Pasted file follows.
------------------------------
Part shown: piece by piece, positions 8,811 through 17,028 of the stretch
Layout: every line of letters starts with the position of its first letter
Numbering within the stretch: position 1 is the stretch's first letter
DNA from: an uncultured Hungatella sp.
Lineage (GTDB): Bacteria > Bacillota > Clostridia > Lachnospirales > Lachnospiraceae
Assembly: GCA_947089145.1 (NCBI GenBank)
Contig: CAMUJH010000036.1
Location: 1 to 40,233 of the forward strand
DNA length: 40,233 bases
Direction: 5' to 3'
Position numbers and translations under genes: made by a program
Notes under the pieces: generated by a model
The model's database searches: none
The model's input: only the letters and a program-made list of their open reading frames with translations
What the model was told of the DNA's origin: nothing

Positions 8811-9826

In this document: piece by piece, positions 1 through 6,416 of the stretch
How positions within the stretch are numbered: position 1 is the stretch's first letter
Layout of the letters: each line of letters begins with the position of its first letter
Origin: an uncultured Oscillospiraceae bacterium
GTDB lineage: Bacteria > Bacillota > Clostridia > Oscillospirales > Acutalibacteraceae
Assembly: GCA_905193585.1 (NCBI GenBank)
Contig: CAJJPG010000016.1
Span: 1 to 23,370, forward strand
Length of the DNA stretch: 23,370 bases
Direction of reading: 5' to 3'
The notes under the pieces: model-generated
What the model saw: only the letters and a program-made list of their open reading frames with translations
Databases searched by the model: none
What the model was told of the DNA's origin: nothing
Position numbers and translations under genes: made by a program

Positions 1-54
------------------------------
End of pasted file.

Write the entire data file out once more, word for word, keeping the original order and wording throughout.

Part shown: piece by piece, positions 8,811 through 17,028 of the stretch
Layout: every line of letters starts with the position of its first letter
Numbering within the stretch: position 1 is the stretch's first letter
DNA from: an uncultured Hungatella sp.
Lineage (GTDB): Bacteria > Bacillota > Clostridia > Lachnospirales > Lachnospiraceae
Assembly: GCA_947089145.1 (NCBI GenBank)
Contig: CAMUJH010000036.1
Location: 1 to 40,233 of the forward strand
DNA length: 40,233 bases
Direction: 5' to 3'
Position numbers and translations under genes: made by a program
Notes under the pieces: generated by a model
The model's database searches: none
The model's input: only the letters and a program-made list of their open reading frames with translations
What the model was told of the DNA's origin: nothing

Positions 8811-9826

In this document: piece by piece, positions 1 through 6,416 of the stretch
How positions within the stretch are numbered: position 1 is the stretch's first letter
Layout of the letters: each line of letters begins with the position of its first letter
Origin: an uncultured Oscillospiraceae bacterium
GTDB lineage: Bacteria > Bacillota > Clostridia > Oscillospirales > Acutalibacteraceae
Assembly: GCA_905193585.1 (NCBI GenBank)
Contig: CAJJPG010000016.1
Span: 1 to 23,370, forward strand
Length of the DNA stretch: 23,370 bases
Direction of reading: 5' to 3'
The notes under the pieces: model-generated
What the model saw: only the letters and a program-made list of their open reading frames with translations
Databases searched by the model: none
What the model was told of the DNA's origin: nothing
Position numbers and translations under genes: made by a program

Positions 1-54